The primary and mass education ministry yesterday sent a proposal to the Prime Minister’s Office, seeking Prime Minister Sheikh Hasina’s approval to cancel this year’s Primary Education Completion (PEC) and its equivalent exams.
The education ministry is also preparing a set of proposals to send those to the PMO about the fate of Junior School Certificate (JSC) and its equivalent exams, said a top official.
Primary and Mass Education Senior Secretary Akram-Al-Hossain told The Daily Star yesterday that if the prime minister approved the proposal, the primary and mass education ministry will cancel this year’s exams of PEC and its equivalent Ibtedayi Education Completion.
“If the exams are cancelled, we will hold a school-based final exam,” he added.
Meanwhile, an education ministry’s high official said they were preparing the proposal regarding the JSC exams, considering alternatives.
“The National Curriculum and Textbook Board and experts are working on the issue … We will send a proposal to the PMO soon,” said the official.
Deputy Education Minister Mohibul Hassan Chowdhoury refused to comment on the issue. “This is an internal policymaking issue; I will not make any comment on this,” he said.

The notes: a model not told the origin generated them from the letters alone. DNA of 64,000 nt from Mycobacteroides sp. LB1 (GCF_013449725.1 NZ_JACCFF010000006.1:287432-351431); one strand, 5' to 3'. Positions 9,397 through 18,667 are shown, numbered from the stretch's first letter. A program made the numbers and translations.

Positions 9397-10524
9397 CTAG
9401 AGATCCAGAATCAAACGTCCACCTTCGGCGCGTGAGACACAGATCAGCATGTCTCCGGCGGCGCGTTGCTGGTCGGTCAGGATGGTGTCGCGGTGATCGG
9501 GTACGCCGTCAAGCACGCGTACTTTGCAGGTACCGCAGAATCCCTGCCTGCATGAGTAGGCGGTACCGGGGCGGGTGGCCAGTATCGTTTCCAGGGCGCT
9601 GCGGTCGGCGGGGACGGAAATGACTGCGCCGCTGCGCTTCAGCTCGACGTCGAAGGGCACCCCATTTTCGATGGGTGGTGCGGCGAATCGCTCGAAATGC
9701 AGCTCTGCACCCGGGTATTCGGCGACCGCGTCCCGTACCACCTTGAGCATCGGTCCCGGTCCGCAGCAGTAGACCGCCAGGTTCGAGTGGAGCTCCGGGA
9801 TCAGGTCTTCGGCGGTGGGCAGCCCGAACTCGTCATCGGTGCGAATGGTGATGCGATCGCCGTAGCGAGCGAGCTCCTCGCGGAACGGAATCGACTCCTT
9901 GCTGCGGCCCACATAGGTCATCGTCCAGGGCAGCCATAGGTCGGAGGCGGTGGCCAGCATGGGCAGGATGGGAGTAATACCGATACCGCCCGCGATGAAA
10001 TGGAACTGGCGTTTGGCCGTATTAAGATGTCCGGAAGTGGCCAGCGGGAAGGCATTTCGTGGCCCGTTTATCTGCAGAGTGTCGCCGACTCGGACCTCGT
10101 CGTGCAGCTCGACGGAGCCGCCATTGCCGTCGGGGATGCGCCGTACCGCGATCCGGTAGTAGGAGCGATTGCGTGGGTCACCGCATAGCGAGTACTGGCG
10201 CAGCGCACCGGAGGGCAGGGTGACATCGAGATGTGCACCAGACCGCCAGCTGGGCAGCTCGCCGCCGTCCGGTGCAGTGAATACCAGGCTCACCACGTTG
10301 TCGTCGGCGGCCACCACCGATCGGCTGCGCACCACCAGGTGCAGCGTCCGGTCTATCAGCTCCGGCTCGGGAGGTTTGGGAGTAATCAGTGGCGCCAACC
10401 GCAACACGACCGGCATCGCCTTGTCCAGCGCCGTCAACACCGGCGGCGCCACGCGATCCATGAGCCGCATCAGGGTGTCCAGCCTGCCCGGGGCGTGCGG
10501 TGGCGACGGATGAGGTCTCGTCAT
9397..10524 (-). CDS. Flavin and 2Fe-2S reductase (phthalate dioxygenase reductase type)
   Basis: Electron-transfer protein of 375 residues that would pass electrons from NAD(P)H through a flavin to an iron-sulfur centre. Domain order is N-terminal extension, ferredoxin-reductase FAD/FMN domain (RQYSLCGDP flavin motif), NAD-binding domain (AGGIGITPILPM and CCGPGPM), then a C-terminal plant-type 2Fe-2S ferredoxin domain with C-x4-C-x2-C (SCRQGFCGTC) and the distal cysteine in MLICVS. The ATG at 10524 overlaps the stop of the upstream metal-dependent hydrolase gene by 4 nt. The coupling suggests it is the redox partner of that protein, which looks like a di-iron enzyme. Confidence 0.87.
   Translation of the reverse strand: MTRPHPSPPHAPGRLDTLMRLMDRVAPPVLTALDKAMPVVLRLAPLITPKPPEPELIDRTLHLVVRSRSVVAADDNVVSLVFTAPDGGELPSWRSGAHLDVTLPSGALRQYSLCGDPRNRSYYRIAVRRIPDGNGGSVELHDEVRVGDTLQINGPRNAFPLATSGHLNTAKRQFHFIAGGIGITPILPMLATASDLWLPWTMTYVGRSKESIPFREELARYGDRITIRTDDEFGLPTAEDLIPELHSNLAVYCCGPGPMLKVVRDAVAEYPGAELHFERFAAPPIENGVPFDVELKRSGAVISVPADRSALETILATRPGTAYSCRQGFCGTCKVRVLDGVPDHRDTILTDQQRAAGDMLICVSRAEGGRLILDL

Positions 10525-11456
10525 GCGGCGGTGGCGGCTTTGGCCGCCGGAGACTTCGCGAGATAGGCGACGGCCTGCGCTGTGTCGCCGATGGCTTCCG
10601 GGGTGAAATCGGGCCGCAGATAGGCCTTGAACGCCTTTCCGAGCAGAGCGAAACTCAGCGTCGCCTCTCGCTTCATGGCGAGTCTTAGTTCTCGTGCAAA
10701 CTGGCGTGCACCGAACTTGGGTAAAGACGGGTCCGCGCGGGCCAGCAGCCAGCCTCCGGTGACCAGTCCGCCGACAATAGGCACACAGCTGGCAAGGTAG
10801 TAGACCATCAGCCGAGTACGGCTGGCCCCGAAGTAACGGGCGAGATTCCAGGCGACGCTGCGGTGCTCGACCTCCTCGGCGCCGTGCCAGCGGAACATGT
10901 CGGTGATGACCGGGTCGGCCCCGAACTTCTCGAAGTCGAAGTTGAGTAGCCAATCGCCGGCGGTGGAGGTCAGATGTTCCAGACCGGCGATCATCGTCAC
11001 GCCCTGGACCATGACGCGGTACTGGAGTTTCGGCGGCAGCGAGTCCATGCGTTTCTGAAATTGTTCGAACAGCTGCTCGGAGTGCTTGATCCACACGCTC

The government is considering cancelling this year’s PEC, JSC, and their equivalent exams due to the coronavirus pandemic.
The move came after Primary and Mass Education Senior Secretary Akram-Al-Hossain, and Secondary and Higher Education Secretary Mahbub Hossain held a meeting with the PM’s principal secretary and other top officials of the PMO last week.
The PEC and its equivalent exams for the fifth graders, and JSC and its equivalent exams for the eighth graders are the two largest public examinations and both are scheduled for November.
This year, about 3 million students are expected to sit for the PEC exams, and 2.5 million to take part in JSC exams.
The government closed all educational institutions on March 17 to curb the spread of the coronavirus. The closure has been extended to August 31, and it is still uncertain when schools will reopen.
If the government cancels the exams, any public examinations will be cancelled for the first time since the independence of Bangladesh, said Prof Mazharul Hannan, a teacher union leader since 1972 and now president of Bangladesh Principals’ Association.
Meanwhile, the Bangladesh Examination Development Unit earlier this month had sent a set of proposals regarding JSC exams to the Dhaka Education Board, which was forwarded to the education ministry.
It proposed cutting the JSC syllabus and placing priority on ensuring minimum basic competencies of students if schools reopen in September.
If schools do not reopen by October, it suggested that exams of 50 marks be held with multiple choice questions and no exams be held if schools do not reopen at all this year. In that case, BEDU said important lessons of this year should be adjusted with the next classes’ syllabus.
The NCTB is also working on shortening the syllabus for the secondary students.
The National Academy of Primary Education was meanwhile working to cut the syllabus after assessing how many classes students can have if their schools reopen in September or November.
Holding of this year’s Higher Secondary Certificate and its equivalent exams has been deferred for an indefinite period. The exams were scheduled to begin on April 1. Over one million students are expected to take the exams.